1. Since I believe that it is the will of God that I should speak to you on the subject whereof we are now reminded by the words of the Lord out of the Holy Scriptures, I will by His assistance deliver to you, Beloved, a Sermon touching the remission of sins. For when the Gospel was being read, ye gave most earnest heed, and the story was reported, and represented before the eyes of your heart. For ye saw, not with the body, but with the mind, the Lord Jesus Christ "sitting at meat in the Pharisee's
Saint Augustine—sermons on selected lessons of the new testament

On Dress
"Whose adorning let it not be that outward adorning of -- wearing of gold, or of putting on of apparel; "But let it be the hidden man of the heart, in that which is not corruptible, even the ornament of a meek and quiet spirit, which is in the sight of God of great price." 1 Pet. 3:3, 4. 1. St. Paul exhorts all those who desire to "be transformed by the renewal of their minds," and to "prove what is that good and acceptable and perfect will of God," not to be "conformed to this world." [Rom. 12:2]
John Wesley—Sermons on Several Occasions

Saving Faith
I. WHAT WAS IT THAT SAVED the two persons whose history we are about to consider? In the penitent woman's case, her great sins were forgiven her and she became a woman of extraordinary love: she loved much, for she had much forgiven. I feel, in thinking of her, something like an eminent father of the church who said, "This narrative is not one which I can well preach upon; I had far rather weep over it in secret." That woman's tears, that woman's unbraided tresses wiping the Saviour's feet, her coming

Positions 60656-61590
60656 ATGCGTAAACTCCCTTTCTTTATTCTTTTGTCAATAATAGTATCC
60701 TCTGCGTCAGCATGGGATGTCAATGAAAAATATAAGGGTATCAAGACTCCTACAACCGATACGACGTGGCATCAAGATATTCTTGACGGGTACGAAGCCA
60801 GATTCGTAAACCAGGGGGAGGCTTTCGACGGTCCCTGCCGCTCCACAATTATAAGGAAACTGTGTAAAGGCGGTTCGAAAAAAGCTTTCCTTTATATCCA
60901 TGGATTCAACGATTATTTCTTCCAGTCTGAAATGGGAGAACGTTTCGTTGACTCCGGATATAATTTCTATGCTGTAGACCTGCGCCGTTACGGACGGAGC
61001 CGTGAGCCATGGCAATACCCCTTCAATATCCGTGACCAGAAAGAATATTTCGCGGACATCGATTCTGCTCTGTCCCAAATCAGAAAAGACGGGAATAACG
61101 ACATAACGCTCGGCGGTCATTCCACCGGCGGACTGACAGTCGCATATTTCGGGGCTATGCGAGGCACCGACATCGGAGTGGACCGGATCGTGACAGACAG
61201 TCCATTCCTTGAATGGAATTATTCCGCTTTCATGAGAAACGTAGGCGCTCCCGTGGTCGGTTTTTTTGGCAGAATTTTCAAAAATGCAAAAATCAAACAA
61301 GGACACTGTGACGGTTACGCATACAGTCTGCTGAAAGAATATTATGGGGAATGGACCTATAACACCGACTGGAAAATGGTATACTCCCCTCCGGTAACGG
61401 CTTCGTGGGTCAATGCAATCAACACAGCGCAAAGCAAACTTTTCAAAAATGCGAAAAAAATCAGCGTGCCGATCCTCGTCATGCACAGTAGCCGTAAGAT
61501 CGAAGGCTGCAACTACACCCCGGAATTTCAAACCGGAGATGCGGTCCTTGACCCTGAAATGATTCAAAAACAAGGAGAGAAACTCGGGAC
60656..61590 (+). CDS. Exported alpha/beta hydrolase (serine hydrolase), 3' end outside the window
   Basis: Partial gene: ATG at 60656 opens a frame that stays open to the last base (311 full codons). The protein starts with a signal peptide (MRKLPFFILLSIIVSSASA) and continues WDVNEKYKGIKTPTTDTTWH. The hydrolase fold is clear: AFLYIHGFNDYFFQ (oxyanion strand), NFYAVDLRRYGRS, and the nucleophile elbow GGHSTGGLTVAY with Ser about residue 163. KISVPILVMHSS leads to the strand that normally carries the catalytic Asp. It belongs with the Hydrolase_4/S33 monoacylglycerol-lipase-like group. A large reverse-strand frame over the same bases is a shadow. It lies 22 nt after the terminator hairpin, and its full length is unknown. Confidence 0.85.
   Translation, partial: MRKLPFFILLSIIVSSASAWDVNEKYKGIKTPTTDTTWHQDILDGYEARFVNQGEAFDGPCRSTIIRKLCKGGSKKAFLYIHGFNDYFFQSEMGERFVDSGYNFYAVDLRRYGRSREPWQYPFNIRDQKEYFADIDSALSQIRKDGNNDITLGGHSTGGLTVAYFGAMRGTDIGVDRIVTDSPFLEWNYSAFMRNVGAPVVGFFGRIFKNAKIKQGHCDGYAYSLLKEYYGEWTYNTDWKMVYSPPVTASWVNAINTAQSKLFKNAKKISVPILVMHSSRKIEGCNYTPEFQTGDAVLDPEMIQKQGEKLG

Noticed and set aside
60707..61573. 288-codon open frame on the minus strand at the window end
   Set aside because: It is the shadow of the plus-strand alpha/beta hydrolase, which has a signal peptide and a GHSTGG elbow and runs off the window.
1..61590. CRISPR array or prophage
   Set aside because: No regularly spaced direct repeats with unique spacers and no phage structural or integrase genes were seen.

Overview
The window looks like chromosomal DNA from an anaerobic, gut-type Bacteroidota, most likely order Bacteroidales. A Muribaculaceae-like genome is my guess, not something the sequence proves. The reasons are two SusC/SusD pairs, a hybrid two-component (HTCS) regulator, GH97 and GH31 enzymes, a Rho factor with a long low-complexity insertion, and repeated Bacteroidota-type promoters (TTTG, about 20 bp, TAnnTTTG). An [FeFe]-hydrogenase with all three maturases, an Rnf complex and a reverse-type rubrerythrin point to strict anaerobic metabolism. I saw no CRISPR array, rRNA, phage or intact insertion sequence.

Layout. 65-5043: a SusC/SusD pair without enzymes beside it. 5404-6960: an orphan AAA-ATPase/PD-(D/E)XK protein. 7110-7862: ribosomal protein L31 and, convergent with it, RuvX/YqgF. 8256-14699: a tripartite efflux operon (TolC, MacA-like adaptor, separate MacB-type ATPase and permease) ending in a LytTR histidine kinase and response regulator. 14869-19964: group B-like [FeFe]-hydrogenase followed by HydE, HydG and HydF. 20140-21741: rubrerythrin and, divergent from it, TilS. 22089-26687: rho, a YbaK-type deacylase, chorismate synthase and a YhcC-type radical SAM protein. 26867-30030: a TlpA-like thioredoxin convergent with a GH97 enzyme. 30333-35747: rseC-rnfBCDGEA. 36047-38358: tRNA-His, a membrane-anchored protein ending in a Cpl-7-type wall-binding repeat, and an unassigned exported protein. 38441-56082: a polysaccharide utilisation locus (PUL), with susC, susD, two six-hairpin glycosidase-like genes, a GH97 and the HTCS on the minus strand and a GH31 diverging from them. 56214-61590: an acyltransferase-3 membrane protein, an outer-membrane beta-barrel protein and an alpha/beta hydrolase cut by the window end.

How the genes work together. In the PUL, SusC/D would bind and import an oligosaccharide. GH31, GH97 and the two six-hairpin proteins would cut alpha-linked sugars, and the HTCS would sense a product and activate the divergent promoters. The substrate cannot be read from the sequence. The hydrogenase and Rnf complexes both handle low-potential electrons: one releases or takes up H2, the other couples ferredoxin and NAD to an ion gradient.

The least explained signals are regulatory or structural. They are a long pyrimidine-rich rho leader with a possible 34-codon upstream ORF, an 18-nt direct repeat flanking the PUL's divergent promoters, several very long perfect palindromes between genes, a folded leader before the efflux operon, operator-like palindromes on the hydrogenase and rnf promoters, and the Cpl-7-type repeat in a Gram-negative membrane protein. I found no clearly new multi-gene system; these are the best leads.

Charles Haddon Spurgeon—Spurgeon's Sermons Volume 20: 1874

A Gracious Dismissal
THE main part of my subject will be--that gracious dismissal, "Go in peace." To her who had been so lately blest, the word "Go" sounded mournfully; for she would fain have remained through life with her pardoning Lord; but the added words "in peace" turned the wormwood into honey--there was now peace for her who had been so long hunted and harried by her sins. Rising from the feet she had washed with tears, she went forth to keep her future footsteps such as those of a believing, and therefore saved,
Charles Haddon Spurgeon—Spurgeon's Sermons Volume 37: 1891

Go in Peace
"And he said to the woman, Thy faith hath saved thee; go in peace."--Luke 7:50. THERE appear to have been four stages in Christ's dealing with this woman. I know not what had preceded the narrative as we have it recorded in this chapter; I need not enter into that question now. There had, doubtless, been a work of the Spirit of God upon that woman's heart, turning her from her sin to her Saviour; but when she stood at our Master's feet, raining tears of penitence upon them, wiping them with the hairs
Charles Haddon Spurgeon—Spurgeon's Sermons Volume 48: 1902

Cross References
Matthew 21:31
Whether of them twain did the will of his father? They say unto him, The first. Jesus saith unto them, Verily I say unto you, That the publicans and the harlots go into the kingdom of God before you.

Matthew 26:6
Now when Jesus was in Bethany, in the house of Simon the leper,

Matthew 26:7
There came unto him a woman having an alabaster box of very precious ointment, and poured it on his head, as he sat at meat.

Mark 14:3
And being in Bethany in the house of Simon the leper, as he sat at meat, there came a woman having an alabaster box of ointment of spikenard very precious; and she brake the box, and poured it on his head.

Luke 7:36
And one of the Pharisees desired him that he would eat with him. And he went into the Pharisee's house, and sat down to meat.

Luke 7:38
And stood at his feet behind him weeping, and began to wash his feet with tears, and did wipe them with the hairs of her head, and kissed his feet, and anointed them with the ointment.

John 12:1
Then Jesus six days before the passover came to Bethany, where Lazarus was which had been dead, whom he raised from the dead.